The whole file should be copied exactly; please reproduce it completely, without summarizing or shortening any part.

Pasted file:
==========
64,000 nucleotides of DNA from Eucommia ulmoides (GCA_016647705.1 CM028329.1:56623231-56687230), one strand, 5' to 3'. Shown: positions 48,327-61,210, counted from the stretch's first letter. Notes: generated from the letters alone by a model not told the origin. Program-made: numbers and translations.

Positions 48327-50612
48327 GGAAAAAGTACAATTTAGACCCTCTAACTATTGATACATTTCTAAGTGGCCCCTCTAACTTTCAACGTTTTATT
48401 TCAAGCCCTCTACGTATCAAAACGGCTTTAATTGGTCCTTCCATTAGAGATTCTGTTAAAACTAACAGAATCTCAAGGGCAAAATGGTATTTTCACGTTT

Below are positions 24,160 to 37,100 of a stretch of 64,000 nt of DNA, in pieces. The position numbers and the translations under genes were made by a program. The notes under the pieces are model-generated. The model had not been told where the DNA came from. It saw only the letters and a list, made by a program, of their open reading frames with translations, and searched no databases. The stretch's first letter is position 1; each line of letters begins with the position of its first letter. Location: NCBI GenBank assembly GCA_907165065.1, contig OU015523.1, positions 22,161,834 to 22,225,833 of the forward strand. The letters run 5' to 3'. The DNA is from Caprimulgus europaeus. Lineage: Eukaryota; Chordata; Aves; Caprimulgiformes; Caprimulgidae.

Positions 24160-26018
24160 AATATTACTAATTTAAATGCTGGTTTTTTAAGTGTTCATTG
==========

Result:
64,000 nucleotides of DNA from Eucommia ulmoides (GCA_016647705.1 CM028329.1:56623231-56687230), one strand, 5' to 3'. Shown: positions 48,327-61,210, counted from the stretch's first letter. Notes: generated from the letters alone by a model not told the origin. Program-made: numbers and translations.

Positions 48327-50612
48327 GGAAAAAGTACAATTTAGACCCTCTAACTATTGATACATTTCTAAGTGGCCCCTCTAACTTTCAACGTTTTATT
48401 TCAAGCCCTCTACGTATCAAAACGGCTTTAATTGGTCCTTCCATTAGAGATTCTGTTAAAACTAACAGAATCTCAAGGGCAAAATGGTATTTTCACGTTT

Below are positions 24,160 to 37,100 of a stretch of 64,000 nt of DNA, in pieces. The position numbers and the translations under genes were made by a program. The notes under the pieces are model-generated. The model had not been told where the DNA came from. It saw only the letters and a list, made by a program, of their open reading frames with translations, and searched no databases. The stretch's first letter is position 1; each line of letters begins with the position of its first letter. Location: NCBI GenBank assembly GCA_907165065.1, contig OU015523.1, positions 22,161,834 to 22,225,833 of the forward strand. The letters run 5' to 3'. The DNA is from Caprimulgus europaeus. Lineage: Eukaryota; Chordata; Aves; Caprimulgiformes; Caprimulgidae.

Positions 24160-26018
24160 AATATTACTAATTTAAATGCTGGTTTTTTAAGTGTTCATTG